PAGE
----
Monday, August 12, 2013

Parent Guilt Is Limiting Your Parenting Potential

"I'm such a bad parent.  I let my kids watch two hours of television today."
"I feel selfish for getting a sitter and leaving the kids home."

"It's hard being home sometimes.  I always feel like I should be doing something".
"I like my job and feel bad about it."
"I don't like admitting that I didn't breastfeed my child."
"God help me.  I fed my kid blue yogurt and an alphabet shaped chicken finger."
Sound familiar?
This is parent guilt and I'm telling you, it is limiting your potential as a parent.
Look, I get it. 

Parenting is a big job and you always want to make sure you're doing it right. Your parents have opinions.  Your friends have opinions.   The blogosphere is filled with information, jargon, tips, and tricks. 

I know I contribute to that noise in this little blog of my own here.
They all seem to imply the same thing--there is a right way to parent and there is a wrong way and if you go against the cultural norm, whatever that happens to be at the moment, you're doing it wrong.
Take it down a notch

Reboot your perspective.

Use a different lens.

I don't say this so I can blow smoke up your behinds and get all kumbaya on you.  No, I say this because while you are focusing on your coulda, shoulda, wouldas as parents, you are likely missing out on what is right in front of you.

Guilt, on some level, implies a knowing or an unknowing intent to harm.  The idea is that your conscience is telling you that you did something wrong and that you are causing damage.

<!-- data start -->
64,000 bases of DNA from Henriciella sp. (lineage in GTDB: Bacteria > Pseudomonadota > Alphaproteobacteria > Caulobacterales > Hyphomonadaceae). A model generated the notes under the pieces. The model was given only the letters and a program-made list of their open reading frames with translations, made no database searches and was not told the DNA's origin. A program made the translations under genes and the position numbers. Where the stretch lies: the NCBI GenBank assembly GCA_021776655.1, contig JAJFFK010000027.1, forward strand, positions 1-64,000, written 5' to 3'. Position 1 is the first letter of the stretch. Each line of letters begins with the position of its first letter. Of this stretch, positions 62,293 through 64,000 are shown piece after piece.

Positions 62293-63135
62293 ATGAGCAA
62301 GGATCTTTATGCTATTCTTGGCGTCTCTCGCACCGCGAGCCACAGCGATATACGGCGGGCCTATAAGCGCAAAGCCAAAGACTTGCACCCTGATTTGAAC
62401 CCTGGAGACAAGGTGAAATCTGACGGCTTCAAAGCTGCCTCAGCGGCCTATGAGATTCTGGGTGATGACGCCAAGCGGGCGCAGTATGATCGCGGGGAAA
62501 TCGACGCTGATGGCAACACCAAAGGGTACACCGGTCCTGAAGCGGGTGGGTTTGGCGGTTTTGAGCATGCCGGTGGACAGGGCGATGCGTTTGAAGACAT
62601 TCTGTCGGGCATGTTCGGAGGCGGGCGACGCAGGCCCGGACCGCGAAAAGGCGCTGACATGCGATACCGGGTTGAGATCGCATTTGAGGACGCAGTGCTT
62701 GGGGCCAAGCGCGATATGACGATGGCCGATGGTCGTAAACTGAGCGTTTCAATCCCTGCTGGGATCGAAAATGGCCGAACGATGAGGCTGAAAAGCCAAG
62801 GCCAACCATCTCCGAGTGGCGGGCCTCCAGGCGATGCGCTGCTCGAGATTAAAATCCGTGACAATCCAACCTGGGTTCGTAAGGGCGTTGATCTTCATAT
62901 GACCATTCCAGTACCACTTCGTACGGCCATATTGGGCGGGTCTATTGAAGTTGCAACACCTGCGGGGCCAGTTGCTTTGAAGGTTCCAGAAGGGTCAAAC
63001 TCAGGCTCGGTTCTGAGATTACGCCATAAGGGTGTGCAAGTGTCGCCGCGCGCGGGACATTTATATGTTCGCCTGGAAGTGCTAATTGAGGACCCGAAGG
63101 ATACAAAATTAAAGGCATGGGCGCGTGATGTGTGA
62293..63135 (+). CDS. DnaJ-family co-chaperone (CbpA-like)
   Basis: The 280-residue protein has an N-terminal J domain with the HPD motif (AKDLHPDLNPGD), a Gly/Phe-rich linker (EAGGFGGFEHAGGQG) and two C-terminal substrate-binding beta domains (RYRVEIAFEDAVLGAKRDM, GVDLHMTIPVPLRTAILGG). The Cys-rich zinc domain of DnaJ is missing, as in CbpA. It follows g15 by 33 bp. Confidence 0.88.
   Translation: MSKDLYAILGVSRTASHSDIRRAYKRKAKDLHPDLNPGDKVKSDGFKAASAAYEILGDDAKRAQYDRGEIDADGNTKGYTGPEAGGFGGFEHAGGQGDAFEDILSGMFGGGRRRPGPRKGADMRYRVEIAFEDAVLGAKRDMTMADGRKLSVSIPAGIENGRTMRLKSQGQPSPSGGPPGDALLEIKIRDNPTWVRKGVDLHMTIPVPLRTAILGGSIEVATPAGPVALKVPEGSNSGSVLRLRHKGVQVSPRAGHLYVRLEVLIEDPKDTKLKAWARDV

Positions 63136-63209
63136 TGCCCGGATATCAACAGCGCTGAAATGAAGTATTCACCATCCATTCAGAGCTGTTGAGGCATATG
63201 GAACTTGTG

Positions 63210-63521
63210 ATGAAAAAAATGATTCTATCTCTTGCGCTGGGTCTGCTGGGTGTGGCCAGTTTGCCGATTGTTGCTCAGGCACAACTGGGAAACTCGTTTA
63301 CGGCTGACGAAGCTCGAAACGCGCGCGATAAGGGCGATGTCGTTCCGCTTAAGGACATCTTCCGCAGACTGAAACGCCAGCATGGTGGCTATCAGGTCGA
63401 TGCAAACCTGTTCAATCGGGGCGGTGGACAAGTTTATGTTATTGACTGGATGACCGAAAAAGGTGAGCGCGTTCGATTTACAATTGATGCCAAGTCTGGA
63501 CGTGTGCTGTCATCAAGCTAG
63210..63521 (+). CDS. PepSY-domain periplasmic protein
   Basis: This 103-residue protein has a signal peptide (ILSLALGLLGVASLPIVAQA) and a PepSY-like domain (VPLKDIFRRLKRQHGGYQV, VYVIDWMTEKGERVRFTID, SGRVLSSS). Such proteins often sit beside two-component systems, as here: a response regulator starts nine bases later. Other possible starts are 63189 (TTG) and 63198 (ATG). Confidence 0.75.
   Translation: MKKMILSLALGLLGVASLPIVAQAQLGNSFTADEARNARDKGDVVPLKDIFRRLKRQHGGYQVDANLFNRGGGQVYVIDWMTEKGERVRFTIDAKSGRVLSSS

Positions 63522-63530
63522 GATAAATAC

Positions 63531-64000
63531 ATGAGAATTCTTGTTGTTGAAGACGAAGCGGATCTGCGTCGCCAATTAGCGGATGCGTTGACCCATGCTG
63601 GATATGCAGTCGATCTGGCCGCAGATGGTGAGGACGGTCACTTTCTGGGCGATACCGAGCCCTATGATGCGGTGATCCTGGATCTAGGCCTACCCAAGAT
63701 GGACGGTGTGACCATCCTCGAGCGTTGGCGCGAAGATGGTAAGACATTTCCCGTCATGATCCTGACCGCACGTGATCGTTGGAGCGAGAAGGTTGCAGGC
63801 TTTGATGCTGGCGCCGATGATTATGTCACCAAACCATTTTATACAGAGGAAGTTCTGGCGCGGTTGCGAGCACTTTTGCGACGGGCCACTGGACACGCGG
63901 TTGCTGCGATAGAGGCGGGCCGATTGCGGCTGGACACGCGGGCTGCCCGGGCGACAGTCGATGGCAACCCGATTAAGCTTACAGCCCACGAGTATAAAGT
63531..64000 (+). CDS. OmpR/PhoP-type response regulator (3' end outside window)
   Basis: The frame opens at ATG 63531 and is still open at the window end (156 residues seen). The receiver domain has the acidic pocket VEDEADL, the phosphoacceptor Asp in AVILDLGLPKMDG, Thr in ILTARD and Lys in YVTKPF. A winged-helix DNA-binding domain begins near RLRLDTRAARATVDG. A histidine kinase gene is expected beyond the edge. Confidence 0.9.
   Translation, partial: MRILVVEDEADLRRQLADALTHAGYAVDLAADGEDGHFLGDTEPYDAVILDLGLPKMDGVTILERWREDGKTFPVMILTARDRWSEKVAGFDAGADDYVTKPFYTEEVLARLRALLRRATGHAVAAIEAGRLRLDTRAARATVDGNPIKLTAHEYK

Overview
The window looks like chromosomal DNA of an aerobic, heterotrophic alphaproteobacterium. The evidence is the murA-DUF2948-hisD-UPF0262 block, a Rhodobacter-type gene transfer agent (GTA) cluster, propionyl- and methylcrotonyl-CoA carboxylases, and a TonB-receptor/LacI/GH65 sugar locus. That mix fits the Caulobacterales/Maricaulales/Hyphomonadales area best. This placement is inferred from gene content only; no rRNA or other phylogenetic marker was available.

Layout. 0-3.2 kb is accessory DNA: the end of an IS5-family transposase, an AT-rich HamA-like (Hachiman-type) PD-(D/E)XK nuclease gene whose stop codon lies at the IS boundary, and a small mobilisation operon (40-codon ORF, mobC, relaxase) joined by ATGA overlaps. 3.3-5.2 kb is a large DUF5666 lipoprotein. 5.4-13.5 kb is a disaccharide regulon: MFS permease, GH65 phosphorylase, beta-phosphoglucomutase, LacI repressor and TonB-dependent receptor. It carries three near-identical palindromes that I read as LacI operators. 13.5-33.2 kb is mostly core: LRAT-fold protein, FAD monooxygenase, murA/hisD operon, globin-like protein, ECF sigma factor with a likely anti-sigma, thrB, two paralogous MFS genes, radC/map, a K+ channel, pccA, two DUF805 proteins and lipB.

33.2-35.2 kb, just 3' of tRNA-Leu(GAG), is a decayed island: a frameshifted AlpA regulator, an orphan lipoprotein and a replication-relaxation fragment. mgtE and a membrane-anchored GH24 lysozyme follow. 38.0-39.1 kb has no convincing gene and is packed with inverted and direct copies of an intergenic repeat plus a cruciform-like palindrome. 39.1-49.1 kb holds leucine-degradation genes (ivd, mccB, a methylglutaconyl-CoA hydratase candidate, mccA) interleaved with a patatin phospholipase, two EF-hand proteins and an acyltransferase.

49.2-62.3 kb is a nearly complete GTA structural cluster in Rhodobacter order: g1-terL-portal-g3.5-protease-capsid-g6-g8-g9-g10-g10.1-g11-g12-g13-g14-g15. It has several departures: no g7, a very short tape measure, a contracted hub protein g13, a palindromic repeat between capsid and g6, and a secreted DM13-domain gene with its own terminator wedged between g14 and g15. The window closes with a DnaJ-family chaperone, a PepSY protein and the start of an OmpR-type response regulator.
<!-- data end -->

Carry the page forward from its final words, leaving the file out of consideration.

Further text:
When you live in this feeling as a chronic state, you are losing out on the ability to be present and in tune to your child. You are so busy wondering what the right thing to do is that you are missing out on moments of connection, memories, and teaching.

Guilt has its place.  It tells us we made a mistake. It nudges us when we go against our values despite knowing better. 

It's our moral compass.    
It is a powerful instrument and when we use it as regularly as we use a smartphone or our cars, we forfeit its power and it just becomes a humming noise in the background that no longer gets attention. 

If you're busy making dinner and you put a screen in front of your kid for a while, you are setting both you and the child up for success.  You have peace and quiet during dinner and the meal does not start with your irritation and their frustration at being in trouble.

This is not a reason to feel guilty.  It's a realistic parenting decision given the task at hand.

If you're out with friends, working out, doing a hobby and taking a break from the kids, you are refreshing yourself so you can be more authentic in the moment with your kids.

This is not a reason to feel guilty. You can enjoy your time with them more authentically because you have tuned into your authentic self.

A constant pressure to be "doing something" is something I hear from parents all the time.  What a setup for kids and adults alike!  How do kids learn about balance, relaxation, and self-care if it isn't modeled for them?  What kind of message do we send if we're always supposed to be "doing something?"